Children are given opportunities to use a variety of devices throughout their education, gaining competence in operating them and selecting the most appropriate equipment for different tasks. They are trained in specific skills essential to the effective use of technology, including working to increase their typing speed.  

     

  • Using the Internet
    The internet contributes to the effective use of most aspects of technology and, as such, pupils are taught to use it safely and competently from reception. They are given access to sites such as BugClub and Purple Mash. Through this, they are taught the importance of password security and trained to recognise potential risks and identify appropriate responses. They are also taught to understand the basic features of the internet, such as search bars, favourites and refresh buttons. By the end of their time at school, pupils should possess an understanding of the need to be critical when using the internet and should be able to explain how and why some information is more useful than others.

     

  • Communicating and Collaborating Online
    In preparation for future academic and working environments, it is essential that all pupils have a strong understanding of how the internet can be used to communicate and collaborate, justifying why one method might be more appropriate than another in a specific context. Pupils should be taught how to use email to communicate, gaining an understanding of various useful functions, such as BCC and attachments. They should also be given opportunities to collaborate online, contributing to shared Google Docs and blogs. All pupils should develop a cynicism with regard to online communication, recognizing the need to be cautious when sharing details or communicating with people they have not met in person.

     

  • Creating and Publishing
    A key academic use of technology is creating and publishing information and ideas. Pupils should not be taught using child-friendly adaptions of publishing software but should be given opportunities to use word-processors, presentation programmes and online editing tools. Where, at the beginning of their education, they should be taught basic skills such as text formatting and copy-and-pasting, pupils at the end of their primary education should be able to create basic websites, use online publishing tools and produce portfolios of products that match in style.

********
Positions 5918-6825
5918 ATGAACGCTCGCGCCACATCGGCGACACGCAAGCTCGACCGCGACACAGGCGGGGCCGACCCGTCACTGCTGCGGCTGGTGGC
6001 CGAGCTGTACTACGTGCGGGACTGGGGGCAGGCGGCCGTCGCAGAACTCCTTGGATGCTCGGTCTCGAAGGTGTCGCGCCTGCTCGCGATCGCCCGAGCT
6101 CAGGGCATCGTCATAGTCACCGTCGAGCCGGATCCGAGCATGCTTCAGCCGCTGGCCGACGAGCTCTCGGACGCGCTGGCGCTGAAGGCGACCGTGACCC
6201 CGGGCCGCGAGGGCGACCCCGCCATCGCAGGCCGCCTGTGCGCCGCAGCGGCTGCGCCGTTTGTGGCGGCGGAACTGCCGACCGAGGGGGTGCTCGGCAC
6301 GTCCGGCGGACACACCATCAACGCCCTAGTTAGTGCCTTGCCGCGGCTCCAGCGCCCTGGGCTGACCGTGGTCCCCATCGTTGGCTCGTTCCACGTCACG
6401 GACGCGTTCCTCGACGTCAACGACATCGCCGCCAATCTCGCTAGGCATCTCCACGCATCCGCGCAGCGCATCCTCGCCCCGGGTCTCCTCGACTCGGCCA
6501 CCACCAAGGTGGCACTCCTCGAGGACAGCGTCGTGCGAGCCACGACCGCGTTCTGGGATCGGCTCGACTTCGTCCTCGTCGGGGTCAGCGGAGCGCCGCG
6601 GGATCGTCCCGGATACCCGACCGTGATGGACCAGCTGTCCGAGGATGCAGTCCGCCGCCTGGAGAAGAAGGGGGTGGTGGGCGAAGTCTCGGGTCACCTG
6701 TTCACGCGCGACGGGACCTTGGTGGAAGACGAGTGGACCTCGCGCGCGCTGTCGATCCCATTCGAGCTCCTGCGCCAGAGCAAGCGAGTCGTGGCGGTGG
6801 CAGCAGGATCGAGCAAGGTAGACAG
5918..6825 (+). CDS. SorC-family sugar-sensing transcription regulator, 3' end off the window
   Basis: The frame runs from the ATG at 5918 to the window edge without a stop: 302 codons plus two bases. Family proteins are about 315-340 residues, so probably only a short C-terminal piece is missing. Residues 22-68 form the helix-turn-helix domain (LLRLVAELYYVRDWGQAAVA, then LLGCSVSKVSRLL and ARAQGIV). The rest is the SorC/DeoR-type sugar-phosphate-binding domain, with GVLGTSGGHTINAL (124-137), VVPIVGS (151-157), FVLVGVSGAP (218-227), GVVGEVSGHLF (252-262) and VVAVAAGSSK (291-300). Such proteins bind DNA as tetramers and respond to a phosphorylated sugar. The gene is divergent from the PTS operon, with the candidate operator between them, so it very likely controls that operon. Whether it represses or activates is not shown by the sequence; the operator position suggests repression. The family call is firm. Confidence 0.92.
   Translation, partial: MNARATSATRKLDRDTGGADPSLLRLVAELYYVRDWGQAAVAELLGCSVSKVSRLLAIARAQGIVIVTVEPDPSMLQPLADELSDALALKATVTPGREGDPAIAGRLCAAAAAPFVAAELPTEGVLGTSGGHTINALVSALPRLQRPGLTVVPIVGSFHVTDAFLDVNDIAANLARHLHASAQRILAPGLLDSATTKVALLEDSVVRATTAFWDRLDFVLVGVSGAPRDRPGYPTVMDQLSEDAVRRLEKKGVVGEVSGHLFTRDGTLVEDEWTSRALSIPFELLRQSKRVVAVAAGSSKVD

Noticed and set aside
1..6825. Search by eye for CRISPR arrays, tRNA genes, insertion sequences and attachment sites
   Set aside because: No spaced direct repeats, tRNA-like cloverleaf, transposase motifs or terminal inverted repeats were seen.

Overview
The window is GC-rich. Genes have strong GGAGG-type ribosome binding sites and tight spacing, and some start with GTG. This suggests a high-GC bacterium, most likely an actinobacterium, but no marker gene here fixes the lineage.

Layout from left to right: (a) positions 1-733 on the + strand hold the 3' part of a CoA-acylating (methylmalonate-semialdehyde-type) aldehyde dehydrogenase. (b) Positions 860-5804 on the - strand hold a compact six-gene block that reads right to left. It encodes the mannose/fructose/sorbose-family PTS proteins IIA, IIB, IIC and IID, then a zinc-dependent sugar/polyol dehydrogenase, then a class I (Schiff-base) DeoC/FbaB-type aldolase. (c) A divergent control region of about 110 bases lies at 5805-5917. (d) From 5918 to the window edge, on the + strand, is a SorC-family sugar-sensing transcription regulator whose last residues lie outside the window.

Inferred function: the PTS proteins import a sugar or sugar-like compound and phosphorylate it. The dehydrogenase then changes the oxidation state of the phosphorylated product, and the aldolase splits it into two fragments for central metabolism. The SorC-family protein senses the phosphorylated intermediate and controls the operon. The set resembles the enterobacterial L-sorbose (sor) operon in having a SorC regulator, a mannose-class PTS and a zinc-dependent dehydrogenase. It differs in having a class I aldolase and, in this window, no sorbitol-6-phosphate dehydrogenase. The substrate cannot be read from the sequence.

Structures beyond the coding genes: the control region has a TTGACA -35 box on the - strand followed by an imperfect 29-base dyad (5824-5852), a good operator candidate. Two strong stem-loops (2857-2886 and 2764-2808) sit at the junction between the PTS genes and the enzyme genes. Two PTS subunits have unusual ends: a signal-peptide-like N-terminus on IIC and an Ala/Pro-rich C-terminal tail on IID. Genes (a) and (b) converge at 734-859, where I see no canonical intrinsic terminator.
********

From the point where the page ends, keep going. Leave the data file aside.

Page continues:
• Digital Media
    With the range of media they are exposed to on a daily basis, it is important for children to understand what digital media is, how it is created and why it is used in different contexts. Pupils should learn to use a range of devices and techniques to record audiovisual media, developing skill in editing media – including sound, video and photographs - to suit a variety of purposes.

     

  • Using Data
    Pupils should understand how computers store data and be able to identify a range of real-life applications for this. In Key Stage One, they should be able to use child-friendly software to input and present data. By the end of primary school, all pupils should be able to use more complex programmes, including excel, to represent and analyse multi-faceted, integrated data.

     

  • Programming, Modelling and Simulations
    Coding and programming are difficult skills to teach and understand but are, nonetheless, growing in significance. All pupils are taught how to code and debug with increasing skill and complexity. Purple Mash is used to effectively assess the pupils’ coding ability and differentiate resources accordingly. Pupils should also learn how to create and utilise 3D-modelling software to plan solutions to creative and scientific problems.

     

Click to download our curriculum map: